The Pacific Climate Workshop 2015.
The Pacific Climate Workshop 2015 is off to a great start.

PACLIM 2015 is in progress at Asilomar, California! Over 100 scientists from around western North America have congregated at this biennial meeting to present and discuss their latest ideas and preliminary results on research related to past and modern climate in the eastern Pacific. This year’s focus is on drought, and the role of instrumentation and modeling in evaluating drought mechanisms for predictive purposes. In case you are in the midwest or on the east coast and wish you could get some warm temps, be aware that this record-setting warm/dry year on the west coast literally has water managers up a creek with no paddle. It’s not like scientists can wave their arms and fix the issue, but at least there is some fruitful discussion to be had on ways to monitor and predict conditions that lead to this scenario.

PACLIM organizer Scott Mensing shares a laugh with Regional Climatologist Kelly Redmond.
PACLIM organizer Scott Mensing shares a laugh with Regional Climatologist Kelly Redmond.

The conference kicked off with talks by Regional Climatologist Kelly Redmond and California Department of Water Resources’ Maury Roos describing the current state of the water year. Given antecedent conditions and elevated temperatures, this is shaping up to be an historic drought for California. Reservoir levels, soil moisture, and groundwater resources were already significantly depleted from 2013-2014 dry conditions, and current (March 1) snowpack conditions are at the moment at an all-time low in many places on the Sierra crest.

California’s weather and storm monitoring efforts are definitely getting a boost in attention and technology with this downturn in water supply. Particular focus is being given to new instruments and methods to monitor “atmospheric rivers” and potential snow levels in the mountains.

This chart from my PACLIM presentation shows the empirical distributions of free-air temperature on high- and low-elevation opposite woodland slopes in complex terrain.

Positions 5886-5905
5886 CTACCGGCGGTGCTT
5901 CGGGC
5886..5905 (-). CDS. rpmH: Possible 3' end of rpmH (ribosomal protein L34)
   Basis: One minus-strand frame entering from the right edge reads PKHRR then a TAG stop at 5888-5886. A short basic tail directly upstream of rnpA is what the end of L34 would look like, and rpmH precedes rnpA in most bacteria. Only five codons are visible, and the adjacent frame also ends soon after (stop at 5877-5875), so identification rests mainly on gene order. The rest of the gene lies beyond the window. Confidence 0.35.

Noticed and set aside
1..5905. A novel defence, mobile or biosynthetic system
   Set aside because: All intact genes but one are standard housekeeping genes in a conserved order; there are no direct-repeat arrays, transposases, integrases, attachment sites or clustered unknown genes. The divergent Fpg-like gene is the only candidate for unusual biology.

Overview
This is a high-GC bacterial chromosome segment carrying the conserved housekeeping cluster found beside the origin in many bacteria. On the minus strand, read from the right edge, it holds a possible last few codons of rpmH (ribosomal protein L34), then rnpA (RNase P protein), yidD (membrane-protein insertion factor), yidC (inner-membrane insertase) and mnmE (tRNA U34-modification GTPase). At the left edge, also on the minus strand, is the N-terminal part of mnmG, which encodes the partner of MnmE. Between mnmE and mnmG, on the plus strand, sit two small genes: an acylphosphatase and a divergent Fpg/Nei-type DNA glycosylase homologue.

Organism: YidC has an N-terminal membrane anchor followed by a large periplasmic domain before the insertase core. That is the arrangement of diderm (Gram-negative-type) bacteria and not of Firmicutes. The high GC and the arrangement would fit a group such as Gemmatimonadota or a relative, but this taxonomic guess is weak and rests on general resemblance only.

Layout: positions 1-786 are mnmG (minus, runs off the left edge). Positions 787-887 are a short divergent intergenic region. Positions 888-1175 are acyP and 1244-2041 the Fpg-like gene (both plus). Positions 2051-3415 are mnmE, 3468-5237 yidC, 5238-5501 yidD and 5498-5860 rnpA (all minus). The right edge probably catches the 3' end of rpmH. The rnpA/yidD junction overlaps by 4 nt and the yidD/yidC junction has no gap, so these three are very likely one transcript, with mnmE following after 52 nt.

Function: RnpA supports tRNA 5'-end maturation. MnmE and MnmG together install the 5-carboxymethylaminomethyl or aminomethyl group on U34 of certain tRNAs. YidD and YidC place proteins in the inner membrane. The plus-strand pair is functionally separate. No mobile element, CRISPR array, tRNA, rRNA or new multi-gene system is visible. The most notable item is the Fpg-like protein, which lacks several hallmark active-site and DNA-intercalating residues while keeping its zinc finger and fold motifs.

This chart from my PACLIM presentation today shows the empirical distributions of free-air temperature on high- and low-elevation opposite woodland slopes in my study area in the eastern Sierra Nevada and western Great Basin. Understanding the real distributions of temperature in mountains can improve quality of hydrological models concerned with modeling snow processes and associated runoff.

Talks followed by Standford researcher Daniel Swain (@Weather_West) on the Ridiculously Resilient Ridge, Michael Anderson from the California State Climate Office, Ben Cook (@DustyBowl) from the NASA Goddard Institute for Space Studies on future megadroughts, and Cathy Whitlock from Montana State University on forest resilience in Yellowstone. Erika Wise (@WiseClimate) from Chapel Hill discussed the role of dipole-effects and ridging in drought scenarios, followed by Steph McAfee from the University of Nevada on the questionable role of the Pacific Decadal Oscillation (PDO) in drought.

The afternoon on the first day saw a special session on modeling and reconstructions, including my talk on monitoring temperature and snow presence on sites used for tree-ring reconstructions of drought. All in all a great day of science, forward thinking, and healthy questioning of existing methods.

Do you know any of the scientists in the 2015 group photo below? Tweet #PACLIM2015 and tell everyone you’ll be here for PACLIM 2017!

 

paclim-group

PACLIM 2015: Pacific Climate Workshop
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